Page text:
The hydrocarbon used in the experimental program was prepared by mixing pure propane, pure isobutane, and pure normal butane with debutanized alkylate from a sulfuric acid alkylation unit. It was expected that the hydrocarbon concentration would change over the course of the program due to venting of hydrocarbon vapors, etc. In order to accurately determine the hydrocarbon physical properties, hydrocarbon liquid samples were collected and analyzed using gas chromatography. The estimated precision of the hydrocarbon analysis was 5 percent.
The volume fraction of acid and hydrocarbon composing each emulsion was determined by trapping a sample of the emulsion in a tubular sight glass, allowing the emulsion to separate, and reading the level of the acid/hydrocarbon interface. The sight glass was volumetrically calibrated in place by pipetting known volumes of distilled water into the top of the sight glass and measuring the change in liquid level. The sight glass was mounted on the outlet of the release tank, just ahead of the circulation pump suction. Several measurements of a continuously circulating emulsion showed that the repeatability of the measurement was 0.5 percent.
Table 2 presents a summary of all runs made during the experimental program. Based on an error analysis that took into account the laboratory uncertainty as well as the uncertainties in the measured process variables, the expected range of error in the results is ±1.5 points.
The results will be compared to a “base” case release. Runs TR-05, 06, 07, 18, 22, and 32 comprised the “base” case set of data. These runs were made at a storage temperature of 70°F, a storage pressure of 42 psig, and a 1/4-inch diameter orifice. The base case releases were at conditions considered favorable to airborne particle formation. The average acid recovery for these runs was 98.1 percent with a standard deviation of 1.1 percent. The recovery for these releases ranged from 99.2 to 96.5 percent.
The first three releases (TR-01, 02, and 03) were made using equilibrium acid alone. These runs were made:
- to test the operation of the equipment and analytical procedures,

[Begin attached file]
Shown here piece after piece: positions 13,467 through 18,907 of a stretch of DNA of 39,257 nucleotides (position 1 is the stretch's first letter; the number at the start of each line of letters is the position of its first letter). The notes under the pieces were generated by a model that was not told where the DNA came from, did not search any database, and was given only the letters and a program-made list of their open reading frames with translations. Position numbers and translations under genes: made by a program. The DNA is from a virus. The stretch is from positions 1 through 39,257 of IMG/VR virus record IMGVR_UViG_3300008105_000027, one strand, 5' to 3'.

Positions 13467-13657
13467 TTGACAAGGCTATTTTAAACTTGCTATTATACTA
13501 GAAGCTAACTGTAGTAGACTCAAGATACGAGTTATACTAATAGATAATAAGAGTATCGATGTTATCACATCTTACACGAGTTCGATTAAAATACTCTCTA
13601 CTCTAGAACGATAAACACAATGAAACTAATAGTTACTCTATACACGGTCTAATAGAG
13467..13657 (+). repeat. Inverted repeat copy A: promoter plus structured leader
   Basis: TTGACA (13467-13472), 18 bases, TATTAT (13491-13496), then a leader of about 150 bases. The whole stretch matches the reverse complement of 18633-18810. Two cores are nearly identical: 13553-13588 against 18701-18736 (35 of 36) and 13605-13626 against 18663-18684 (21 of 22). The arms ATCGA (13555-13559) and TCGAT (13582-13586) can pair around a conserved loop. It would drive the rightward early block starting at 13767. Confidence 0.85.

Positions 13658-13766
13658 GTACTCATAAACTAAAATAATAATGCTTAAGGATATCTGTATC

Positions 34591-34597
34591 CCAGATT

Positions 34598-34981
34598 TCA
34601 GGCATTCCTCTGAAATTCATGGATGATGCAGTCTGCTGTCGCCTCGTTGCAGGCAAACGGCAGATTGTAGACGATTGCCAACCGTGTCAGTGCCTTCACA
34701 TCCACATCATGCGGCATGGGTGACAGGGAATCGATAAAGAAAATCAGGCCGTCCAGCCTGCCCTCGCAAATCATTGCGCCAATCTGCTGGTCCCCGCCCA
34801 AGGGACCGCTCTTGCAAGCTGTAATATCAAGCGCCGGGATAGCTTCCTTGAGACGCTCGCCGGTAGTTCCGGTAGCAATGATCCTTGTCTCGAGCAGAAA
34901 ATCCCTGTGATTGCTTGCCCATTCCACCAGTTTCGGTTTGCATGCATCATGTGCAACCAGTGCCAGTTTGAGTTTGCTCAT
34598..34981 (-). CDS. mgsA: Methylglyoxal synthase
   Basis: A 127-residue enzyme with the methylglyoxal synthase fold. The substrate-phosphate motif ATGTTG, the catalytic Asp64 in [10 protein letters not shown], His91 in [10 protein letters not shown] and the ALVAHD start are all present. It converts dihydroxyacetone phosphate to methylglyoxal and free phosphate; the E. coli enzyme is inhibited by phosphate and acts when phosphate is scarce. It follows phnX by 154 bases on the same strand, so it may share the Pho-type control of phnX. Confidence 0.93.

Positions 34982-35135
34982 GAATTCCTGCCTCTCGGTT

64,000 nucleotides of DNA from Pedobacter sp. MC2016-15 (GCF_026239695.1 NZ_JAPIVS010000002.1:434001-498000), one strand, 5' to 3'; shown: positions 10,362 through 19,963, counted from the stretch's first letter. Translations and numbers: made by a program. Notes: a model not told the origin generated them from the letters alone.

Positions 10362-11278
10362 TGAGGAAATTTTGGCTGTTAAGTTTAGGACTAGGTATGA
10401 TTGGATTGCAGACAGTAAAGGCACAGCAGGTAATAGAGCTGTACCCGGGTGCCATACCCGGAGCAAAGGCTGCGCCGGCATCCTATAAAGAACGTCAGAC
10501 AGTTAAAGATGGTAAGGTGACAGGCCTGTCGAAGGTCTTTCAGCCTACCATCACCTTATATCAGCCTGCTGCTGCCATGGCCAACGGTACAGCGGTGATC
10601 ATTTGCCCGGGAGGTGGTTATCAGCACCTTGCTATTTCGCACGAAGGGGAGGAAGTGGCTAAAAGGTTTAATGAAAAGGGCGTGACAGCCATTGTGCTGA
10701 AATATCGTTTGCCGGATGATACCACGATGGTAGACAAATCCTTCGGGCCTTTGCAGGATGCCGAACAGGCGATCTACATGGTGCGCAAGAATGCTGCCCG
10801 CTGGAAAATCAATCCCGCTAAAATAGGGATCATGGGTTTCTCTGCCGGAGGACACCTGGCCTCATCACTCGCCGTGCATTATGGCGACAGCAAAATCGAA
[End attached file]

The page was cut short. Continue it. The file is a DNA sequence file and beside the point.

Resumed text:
- to provide a set of releases that should give close to 100 percent recovery, and
- to determine if a release of equilibrium acid would form airborne particles. These runs gave an average acid recovery of 100.6 percent with a standard deviation of 0.3. The runs indicate a slight bias of recovery over release.
The effect of release pressure was studied using runs TR-17, 25, 34, and 35. These runs were made at a release pressure of 85 psig and consisted of both orifice and tube releases. The average recovery for these runs was 97.4 percent (excluding TR-34) with a standard deviation of 1.0, indicating little effect of storage pressure over the range of storage pressures. All high pressure acid recoveries fell within the experimental range of the base case runs, with the exception of run TR-34. This run, a 1/2-inch tube release, resulted in acid falling on either side and just beyond the recovery pans. Because of the acid overspray observed during this release, the measured recovery may be lower than what actually occurred.
Two storage temperatures were used in the testing, 70 (base case runs) and 40°F. Runs TR-11, 16, and 36 were made at 40°F. The average recovery for the 40°F runs was 99.1 percent with a standard deviation of 0.6. The 40°F recovery was slightly higher than the base case runs, but within the range of the “base” case results (99.6 to 96.6 percent).
Releases were made with several acid-to-hydrocarbon ratios in the emulsion. Runs TR-14, 29, and 31, made with emulsions having acid volume fractions of 0.329, 0.734, and 0.393, had an average recovery of 97.4 percent with a standard deviation of 0.8. There appears to be no correlation between acid volume fraction and recovery for the acid/hydrocarbon emulsion releases over the range of acid volume fractions studied.
The effect of release geometry was investigated in runs TR-10, 15, 23, and 24. Runs TR-10 and 23 were made with a geometry simulating a flange gasket partial failure, and runs TR-15 and 24 were releases made through circular tubes. The tubes had a length-to-diameter ratio of 28. The average recovery for these runs was 97.4 percent with a standard deviation of 1.7. The recovery ranged from 99.2 to 95.1 percent.
Runs TR-08, 20, 21, and 33 illustrate the effect of releasing through orifice diameters from 1/32 to 1/2-inch. These releases had an average recovery 98.1 percent with a standard deviation of 1.8. The lowest recovery was 95.4 percent for a 1/32-inch diameter orifice, although an identical release (TR-20) gave a recovery of 98.3 percent (average recovery for both runs was 96.9 percent). The 1/16, 1/4, and 1/2-inch orifice runs had recoveries ranging from 100.4 to 98.2.
Figure 9 plots all usable acid recovery data points (including the acid only runs), as well as lines defining one and two experimental error bands. Figure 10 replots the data of Figure 9 on a range of 0 to 110 percent recovery. Figure 10 shows the small deviation of the test data and the consistently high acid capture measured during the testing.
During the testing, some semi-qualitative measurements were made in an effort to determine the disposition of the unrecovered acid. The significance of these observations is open to individual interpretation.